India and Pakistan in high-pressure knockout
Azeem Ghumman and Ashok Menaria were not yet in their teens when Sachin Tendulkar blitzed Pakistan at Centurion in the 2003 World Cup. They were merely 17 when Misbah-ul-Haq came agonisingly close to snatching the inaugural World Twenty20 from India in 2007. The pressure an India-Pakistan match in a World Cup brings is storied and, on Saturday, these two teenage leaders will experience it for the first time - when their teams clash in the quarter-final of the Under-19 World Cup in Lincoln.
Indian and Pakistani sides have traditionally been the form teams at U-19 World Cups. They enter the tournaments as favourites and rarely fall out of contention before the semi-finals. One will tomorrow. Few expected them to come up against each other so early in the competition. Pakistan won all their league games and topped their group. India won the first two but dropped their last against England. If they hadn't, they would be playing West Indies.
"We are seething after the loss [to England], and we'll take it out against Pakistan," Meenaria told the Hindustan Times. "The world comes to a standstill when an India-Pakistan match is on."
Pakistan perhaps hold the edge. They scored big against West Indies, bowled Papua New Guinea out cheaply, and held their nerve to win a thriller against Bangladesh. They have the tournament's highest run-scorer, Babar Azam - 260 runs at an average of 130, and the joint highest wicket-taker, Usman Qadir - eight at 15 apiece.
The victories India scored were against Afghanistan and Hong Kong and they ensured India's qualification even before the loss to England. Unlike the 2008 campaign, when Tanmay Srivastava and Virat Kohli led the batting charts, this time India's highest runscorer - Rahul Kannaur with 117 in three innings - is 15th on the list. Saurabh Netravalkar, their left-arm fast bowler, could prove to be key. He was exceptional against England, rattling the top order and finishing with figures of 3 for 25.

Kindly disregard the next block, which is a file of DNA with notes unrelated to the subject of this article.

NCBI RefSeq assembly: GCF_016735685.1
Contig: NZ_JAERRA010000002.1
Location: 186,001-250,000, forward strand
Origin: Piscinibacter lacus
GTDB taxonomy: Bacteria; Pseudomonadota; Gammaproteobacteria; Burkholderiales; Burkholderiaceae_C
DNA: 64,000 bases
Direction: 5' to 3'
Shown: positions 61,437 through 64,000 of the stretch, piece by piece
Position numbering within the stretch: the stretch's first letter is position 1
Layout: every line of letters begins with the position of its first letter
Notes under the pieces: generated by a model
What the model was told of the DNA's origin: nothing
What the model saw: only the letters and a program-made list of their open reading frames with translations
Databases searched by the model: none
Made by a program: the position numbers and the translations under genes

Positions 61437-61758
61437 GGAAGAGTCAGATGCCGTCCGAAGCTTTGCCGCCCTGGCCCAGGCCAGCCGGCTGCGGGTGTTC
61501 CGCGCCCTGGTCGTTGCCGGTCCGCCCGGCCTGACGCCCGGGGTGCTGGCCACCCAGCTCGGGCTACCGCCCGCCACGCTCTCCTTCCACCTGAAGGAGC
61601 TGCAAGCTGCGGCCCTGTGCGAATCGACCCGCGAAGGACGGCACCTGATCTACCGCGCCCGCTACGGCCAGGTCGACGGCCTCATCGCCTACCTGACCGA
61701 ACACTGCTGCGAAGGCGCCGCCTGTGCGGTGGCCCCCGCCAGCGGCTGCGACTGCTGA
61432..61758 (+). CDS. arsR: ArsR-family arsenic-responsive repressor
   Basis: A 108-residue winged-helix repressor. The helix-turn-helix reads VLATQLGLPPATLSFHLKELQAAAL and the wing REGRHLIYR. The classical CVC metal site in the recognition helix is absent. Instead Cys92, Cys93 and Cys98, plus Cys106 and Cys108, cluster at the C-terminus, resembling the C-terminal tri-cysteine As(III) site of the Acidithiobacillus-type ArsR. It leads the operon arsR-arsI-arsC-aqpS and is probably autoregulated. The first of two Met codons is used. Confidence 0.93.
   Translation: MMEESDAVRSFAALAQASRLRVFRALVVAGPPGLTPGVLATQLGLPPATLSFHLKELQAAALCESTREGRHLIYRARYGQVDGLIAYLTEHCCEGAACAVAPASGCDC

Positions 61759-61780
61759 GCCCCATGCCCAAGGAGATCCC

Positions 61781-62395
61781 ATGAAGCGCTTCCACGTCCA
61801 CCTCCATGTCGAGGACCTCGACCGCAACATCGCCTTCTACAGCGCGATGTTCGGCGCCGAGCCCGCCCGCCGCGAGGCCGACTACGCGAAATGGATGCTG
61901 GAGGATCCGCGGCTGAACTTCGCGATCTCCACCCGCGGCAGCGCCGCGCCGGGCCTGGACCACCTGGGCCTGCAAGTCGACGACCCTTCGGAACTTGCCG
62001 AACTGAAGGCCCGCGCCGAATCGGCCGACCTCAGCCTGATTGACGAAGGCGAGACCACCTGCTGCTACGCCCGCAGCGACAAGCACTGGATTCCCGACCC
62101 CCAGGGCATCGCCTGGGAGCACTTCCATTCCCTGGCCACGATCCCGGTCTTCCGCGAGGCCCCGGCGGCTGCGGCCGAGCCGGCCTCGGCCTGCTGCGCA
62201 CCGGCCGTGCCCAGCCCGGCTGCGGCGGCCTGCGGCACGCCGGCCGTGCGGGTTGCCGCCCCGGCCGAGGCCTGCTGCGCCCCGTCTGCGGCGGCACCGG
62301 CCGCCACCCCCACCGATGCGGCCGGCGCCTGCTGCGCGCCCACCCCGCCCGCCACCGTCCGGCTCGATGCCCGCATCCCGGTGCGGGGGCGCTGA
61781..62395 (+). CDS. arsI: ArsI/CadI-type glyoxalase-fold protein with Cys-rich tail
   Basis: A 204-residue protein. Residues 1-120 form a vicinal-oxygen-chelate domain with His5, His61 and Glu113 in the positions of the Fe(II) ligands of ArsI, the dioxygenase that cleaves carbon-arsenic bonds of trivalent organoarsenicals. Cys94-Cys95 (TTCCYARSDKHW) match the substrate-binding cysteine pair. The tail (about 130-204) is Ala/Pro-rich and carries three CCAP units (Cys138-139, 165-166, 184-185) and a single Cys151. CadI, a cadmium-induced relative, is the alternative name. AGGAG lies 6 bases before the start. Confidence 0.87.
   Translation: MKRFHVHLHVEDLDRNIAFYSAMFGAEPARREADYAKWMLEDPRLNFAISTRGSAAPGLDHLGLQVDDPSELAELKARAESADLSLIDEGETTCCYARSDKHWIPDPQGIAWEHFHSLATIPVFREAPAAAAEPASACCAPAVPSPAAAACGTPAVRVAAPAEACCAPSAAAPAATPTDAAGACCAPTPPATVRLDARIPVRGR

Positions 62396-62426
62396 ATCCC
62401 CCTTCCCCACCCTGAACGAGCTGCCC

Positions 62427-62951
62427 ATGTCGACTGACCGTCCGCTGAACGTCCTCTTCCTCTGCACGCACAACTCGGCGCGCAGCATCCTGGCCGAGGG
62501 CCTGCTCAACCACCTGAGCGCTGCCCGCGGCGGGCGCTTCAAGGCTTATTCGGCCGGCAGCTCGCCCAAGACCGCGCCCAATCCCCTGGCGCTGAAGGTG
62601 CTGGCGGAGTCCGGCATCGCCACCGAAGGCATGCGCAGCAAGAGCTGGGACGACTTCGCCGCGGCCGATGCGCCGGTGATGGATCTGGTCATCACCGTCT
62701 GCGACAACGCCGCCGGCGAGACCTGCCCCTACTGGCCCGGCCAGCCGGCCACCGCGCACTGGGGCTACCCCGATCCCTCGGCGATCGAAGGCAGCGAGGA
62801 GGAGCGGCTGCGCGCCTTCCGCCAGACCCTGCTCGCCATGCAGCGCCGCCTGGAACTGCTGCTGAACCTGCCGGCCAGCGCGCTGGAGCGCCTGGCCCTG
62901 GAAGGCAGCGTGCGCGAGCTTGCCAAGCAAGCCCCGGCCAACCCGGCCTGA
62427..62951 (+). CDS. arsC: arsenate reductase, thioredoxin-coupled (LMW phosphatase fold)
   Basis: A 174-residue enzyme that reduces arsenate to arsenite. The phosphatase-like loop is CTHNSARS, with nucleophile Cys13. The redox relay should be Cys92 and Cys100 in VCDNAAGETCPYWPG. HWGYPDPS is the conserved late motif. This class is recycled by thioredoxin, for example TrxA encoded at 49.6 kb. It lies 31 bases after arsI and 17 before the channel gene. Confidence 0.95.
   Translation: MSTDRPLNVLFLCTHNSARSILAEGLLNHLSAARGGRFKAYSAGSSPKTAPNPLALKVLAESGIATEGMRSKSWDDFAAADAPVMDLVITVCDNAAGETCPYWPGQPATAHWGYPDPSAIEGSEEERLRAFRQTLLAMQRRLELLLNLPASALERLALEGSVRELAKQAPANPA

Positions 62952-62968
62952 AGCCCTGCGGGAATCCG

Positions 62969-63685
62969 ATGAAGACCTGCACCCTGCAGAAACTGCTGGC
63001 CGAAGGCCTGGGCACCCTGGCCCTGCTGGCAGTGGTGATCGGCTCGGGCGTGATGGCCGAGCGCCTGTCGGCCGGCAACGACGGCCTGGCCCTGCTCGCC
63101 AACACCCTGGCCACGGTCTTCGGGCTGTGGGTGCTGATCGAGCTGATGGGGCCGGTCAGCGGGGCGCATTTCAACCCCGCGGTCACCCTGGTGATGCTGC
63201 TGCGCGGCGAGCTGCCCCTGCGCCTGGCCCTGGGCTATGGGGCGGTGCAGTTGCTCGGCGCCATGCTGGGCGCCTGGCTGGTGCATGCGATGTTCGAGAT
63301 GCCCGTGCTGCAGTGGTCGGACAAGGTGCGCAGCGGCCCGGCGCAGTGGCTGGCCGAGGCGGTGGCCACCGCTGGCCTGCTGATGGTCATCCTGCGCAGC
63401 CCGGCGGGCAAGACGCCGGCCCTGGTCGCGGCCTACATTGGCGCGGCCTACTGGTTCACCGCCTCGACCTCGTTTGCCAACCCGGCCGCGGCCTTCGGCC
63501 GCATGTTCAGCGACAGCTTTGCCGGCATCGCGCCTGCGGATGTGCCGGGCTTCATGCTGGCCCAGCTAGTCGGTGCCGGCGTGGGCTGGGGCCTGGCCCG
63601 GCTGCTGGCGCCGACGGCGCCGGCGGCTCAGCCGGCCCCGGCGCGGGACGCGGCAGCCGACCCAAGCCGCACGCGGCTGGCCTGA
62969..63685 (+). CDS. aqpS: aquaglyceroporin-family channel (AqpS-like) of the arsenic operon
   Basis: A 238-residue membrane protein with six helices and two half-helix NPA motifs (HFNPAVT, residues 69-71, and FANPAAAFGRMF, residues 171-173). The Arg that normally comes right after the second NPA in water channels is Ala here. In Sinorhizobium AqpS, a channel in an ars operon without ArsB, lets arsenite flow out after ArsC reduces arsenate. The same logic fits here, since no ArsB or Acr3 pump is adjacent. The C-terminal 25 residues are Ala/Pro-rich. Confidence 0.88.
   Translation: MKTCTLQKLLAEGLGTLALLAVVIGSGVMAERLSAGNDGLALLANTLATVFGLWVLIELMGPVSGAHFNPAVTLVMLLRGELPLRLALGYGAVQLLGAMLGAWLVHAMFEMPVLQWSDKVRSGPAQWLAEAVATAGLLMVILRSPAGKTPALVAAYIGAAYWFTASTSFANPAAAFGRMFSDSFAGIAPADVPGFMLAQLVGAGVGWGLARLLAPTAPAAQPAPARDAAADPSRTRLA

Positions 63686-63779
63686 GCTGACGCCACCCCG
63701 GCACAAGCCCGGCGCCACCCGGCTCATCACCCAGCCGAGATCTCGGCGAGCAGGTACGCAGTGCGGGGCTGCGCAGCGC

There is an external factor - and a significant one - in India's favour. They are familiar with conditions at the Bert Sutcliffe Oval, having played two group matches there. Pakistan only got to Christchurch a few days ago - their group matches were on North Island. The pitch at the Bert Sutcliffe Oval aids seam bowling, and is good for batting when the sun shines. Scoring runs, however, requires a disciplined approach as India found out the hard way against England. They must learn quickly from their errors; Pakistan, however, have no second chances.
Another external factor, an uncontrollable one, favours Pakistan. It rained all day in Christchurch on the eve of the match and although Saturday's forecast is brighter one can never be certain. Should the match end in a washout, Pakistan will go through to the semi-final because of their better group position. There is no reserve day.
Pakistan's manager, Shafqat Rana, says this side is the best U-19 Pakistan side he has seen but he's aware of the gravity of the contest. "These children have never played India, forget in a World Cup game, but have grown up watching the high-intensity clashes between the two countries," he told the Indian Express. "They are aware of the expectations back home. Be it an U-13 India-Pakistan game or a veterans' contest, it will always remain special."
And then there's the raging controversy in the subcontinent over the Pakistan players being ignored by the IPL, and maybe it would provide the contest added edge. Rana didn't think so. "They are kids, they have very little idea about IPL auction and other issues," he said. The absence of intense media coverage could also help them focus better.
Ghumman, Menaria and their team-mates will say they're approaching the contest like they would any other. They can try, but all will not succeed. Even the wealth of Tendulkar's experience in pressure situations couldn't prevent him from living the Centurion match a year in advance. And even he slept poorly for 12 nights before d-day.